Shooting From All Directions in Drug War 

Shooting From All Directions in Drug War 
Posted by FoM on June 11, 2000 at 07:49:03 PT
By Dana Parsons
Source: Los Angeles Times
On one day in the paper last week, we ran a nice feature story on Orange County teens involved in an anti-drug program run by the Sheriff's Department. Many who read it may have felt hopeful about the proverbial war on drugs.   The next day, we ran a story on 20 Irvine High School students who'd been suspended for getting high the night of the prom. Five of the students were repeat offenders and will not be allowed to take part in graduation ceremonies.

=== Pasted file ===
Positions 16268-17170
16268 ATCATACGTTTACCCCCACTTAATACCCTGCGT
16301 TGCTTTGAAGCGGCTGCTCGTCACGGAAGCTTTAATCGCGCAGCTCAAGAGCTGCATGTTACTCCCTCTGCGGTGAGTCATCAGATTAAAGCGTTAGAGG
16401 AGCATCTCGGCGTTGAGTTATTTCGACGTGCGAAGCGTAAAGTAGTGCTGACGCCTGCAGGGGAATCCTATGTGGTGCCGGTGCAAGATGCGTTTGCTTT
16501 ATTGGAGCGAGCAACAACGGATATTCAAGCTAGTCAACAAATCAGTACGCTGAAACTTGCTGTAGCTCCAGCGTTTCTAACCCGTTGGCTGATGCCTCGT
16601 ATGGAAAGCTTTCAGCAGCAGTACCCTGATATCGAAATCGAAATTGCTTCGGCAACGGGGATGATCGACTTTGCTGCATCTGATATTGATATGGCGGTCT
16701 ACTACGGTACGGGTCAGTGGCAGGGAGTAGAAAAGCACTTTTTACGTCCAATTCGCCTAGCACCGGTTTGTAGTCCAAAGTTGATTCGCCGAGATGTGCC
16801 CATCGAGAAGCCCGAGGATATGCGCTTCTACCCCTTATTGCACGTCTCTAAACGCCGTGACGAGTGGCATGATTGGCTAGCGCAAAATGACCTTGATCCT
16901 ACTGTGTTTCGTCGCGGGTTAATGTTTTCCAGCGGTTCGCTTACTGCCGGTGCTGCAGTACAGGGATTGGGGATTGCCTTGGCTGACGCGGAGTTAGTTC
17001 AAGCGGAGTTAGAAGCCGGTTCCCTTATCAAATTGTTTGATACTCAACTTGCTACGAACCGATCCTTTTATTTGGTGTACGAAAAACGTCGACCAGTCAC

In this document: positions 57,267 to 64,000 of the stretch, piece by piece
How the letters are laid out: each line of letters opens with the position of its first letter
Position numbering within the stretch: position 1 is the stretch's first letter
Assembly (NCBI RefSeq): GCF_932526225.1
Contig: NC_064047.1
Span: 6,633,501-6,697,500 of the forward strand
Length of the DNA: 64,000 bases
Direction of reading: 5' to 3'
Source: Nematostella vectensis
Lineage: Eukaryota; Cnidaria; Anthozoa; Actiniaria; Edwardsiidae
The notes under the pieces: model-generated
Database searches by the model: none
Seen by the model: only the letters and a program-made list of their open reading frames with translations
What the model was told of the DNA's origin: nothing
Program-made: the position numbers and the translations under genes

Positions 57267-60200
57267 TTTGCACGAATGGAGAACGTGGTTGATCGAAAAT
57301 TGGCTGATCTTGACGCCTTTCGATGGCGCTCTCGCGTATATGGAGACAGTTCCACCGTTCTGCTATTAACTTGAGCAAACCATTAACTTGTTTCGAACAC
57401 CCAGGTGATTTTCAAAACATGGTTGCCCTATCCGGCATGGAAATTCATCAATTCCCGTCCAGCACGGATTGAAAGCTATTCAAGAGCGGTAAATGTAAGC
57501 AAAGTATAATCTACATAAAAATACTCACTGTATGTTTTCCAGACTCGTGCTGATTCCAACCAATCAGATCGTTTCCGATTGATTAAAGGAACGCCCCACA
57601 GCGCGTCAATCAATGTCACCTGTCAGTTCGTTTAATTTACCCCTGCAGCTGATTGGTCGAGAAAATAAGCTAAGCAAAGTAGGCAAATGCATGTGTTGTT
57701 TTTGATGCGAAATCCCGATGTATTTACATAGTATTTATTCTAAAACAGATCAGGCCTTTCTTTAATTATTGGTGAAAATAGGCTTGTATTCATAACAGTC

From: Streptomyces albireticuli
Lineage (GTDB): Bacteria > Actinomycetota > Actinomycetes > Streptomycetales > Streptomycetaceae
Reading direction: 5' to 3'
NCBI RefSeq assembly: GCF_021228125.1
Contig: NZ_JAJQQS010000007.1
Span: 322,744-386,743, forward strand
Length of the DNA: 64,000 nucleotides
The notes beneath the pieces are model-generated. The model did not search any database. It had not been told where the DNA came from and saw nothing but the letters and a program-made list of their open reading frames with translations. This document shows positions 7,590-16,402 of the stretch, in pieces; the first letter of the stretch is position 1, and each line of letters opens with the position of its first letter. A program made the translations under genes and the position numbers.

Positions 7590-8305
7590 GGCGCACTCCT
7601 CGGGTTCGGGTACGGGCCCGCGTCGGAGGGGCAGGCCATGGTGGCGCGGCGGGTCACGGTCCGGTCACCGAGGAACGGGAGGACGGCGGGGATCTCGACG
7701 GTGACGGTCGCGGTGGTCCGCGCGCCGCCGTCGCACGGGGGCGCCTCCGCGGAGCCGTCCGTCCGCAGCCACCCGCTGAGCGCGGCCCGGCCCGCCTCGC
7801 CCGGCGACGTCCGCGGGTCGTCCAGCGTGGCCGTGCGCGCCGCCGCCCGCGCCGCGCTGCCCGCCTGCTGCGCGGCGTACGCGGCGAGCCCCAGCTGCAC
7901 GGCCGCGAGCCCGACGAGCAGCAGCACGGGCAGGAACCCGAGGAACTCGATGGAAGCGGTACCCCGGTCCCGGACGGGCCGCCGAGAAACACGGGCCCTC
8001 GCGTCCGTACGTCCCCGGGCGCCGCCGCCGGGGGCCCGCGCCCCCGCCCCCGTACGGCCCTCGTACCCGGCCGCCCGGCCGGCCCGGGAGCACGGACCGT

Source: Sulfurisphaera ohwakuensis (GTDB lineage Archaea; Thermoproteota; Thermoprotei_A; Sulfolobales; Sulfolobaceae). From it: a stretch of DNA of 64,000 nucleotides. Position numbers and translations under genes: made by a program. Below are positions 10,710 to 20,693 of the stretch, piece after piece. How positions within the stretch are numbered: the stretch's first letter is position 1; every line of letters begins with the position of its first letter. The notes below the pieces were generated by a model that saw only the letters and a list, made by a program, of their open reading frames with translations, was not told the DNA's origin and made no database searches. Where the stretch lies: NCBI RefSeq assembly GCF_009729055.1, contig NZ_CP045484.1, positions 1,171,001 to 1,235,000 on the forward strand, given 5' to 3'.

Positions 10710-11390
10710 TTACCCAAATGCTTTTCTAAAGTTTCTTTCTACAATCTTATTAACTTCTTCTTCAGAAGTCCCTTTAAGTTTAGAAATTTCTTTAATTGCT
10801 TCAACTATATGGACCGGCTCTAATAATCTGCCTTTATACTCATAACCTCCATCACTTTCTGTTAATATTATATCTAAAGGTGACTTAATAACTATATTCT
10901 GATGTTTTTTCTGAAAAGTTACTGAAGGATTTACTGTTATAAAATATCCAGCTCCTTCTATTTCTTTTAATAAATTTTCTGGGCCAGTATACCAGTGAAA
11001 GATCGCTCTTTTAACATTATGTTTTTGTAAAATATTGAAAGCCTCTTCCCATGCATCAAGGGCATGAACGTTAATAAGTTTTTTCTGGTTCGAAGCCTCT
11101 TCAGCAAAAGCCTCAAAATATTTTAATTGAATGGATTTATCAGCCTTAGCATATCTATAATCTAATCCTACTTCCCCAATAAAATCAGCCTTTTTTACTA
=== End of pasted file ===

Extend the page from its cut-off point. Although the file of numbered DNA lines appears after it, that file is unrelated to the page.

Most people probably read that story and felt dispirited about the war on drugs. War is like that, especially the ones where the generals aren't quite sure what to do. One day the report from the front seems uplifting; the next day it's the same old, same old.   The one constant is that, as with all wars, casualties lie everywhere. The latest are the Irvine students--not to mention their parents and relatives--who after all these years won't be taking part in Graduation Night, one of life's milestones.   I feel sorry for the students, but I'm not picking up the cudgel for them. They knew there's a war going on out there, and they knew the rules of engagement: if you get caught, you'll face potentially dire consequences.   And that will be the case as long as the reflexive response to drug use is punishment. If drug use doesn't warrant automatic punishment, then a wider range of options is available for things like school infractions.   And that brings us to yet another drug-related event of last week.   Let's rephrase that. It was a fund-raiser in Newport Beach for Republican U.S. Senate candidate Tom Campbell.   The event drew a number of Orange County Republican donors, and even though Campbell is considered a moderate candidate, the room wasn't exactly filled with hippies.   Intelligent Debate May Yet Come:   So, some may have been surprised to hear from Arianna Huffington, a nationally syndicated columnist and former wife of California Senate candidate Michael Huffington.   She has been outspoken in her belief that the drug war, with its emphasis on punishment instead of treatment, is a waste of time and money. She urged Campbell, who also has spoken publicly about the need to change national drug policy, to make that one of the cornerstones of his campaign.   I know where he could probably find 20 student volunteers.   It's interesting that Campbell isn't afraid to speak on the issue, even in front of potential Republican donors.   For obvious reasons, it probably will take prominent Republicans to carry the ball on drug-policy reform. Democrats who argue the case will be dismissed as "peace and love" leftovers from the drug-loving '60s; no matter how much sense they make on the issue, too many people will tune them out.   But as people like Campbell do occasional solos for the expanding national chorus of voices, the issue may yet be debated intelligently.   More than 500 clergymen have formed a national group called Religious Leaders for a More Just and Compassionate Drug Policy. The group has focused its attention on the criminal justice system's handling of drug users, at both the arrest and sentencing stages.   None of these efforts will come in time to rescue the local seniors who'll miss the ceremony with their class. I'd guess they rue their decision to go for the temporary high.   I sense that Irvine school officials didn't want to lower the boom on them, but rules are rules. And in a way, the students have simply added their names (however anonymously) to the ongoing debate over what to do with drug users in our society.   Even if the day comes when drug use is decriminalized, it'll still be against the rules at school functions.   But if the Huffingtons and Campbells of the world can convince society that drug use shouldn't automatically warrant criminal punishments, maybe school officials will be free to think of more creative sanctions for students.   But for now, as the Irvine students learned, this is still a war that takes no prisoners.   Dana Parsons' column appears Wednesday, Friday and Sunday. Readers may reach Parsons by calling (714) 966-7821 or by e-mail to: dana.parsons Published: June 11, 2000Copyright 2000 Los Angeles Times Related Articles & Web Sites:Arianna Online Leaders For A More Just & Compassionate Drug Policy The Drug War's Unequal Justice Bust Spurs Action Tactics in War on Drugs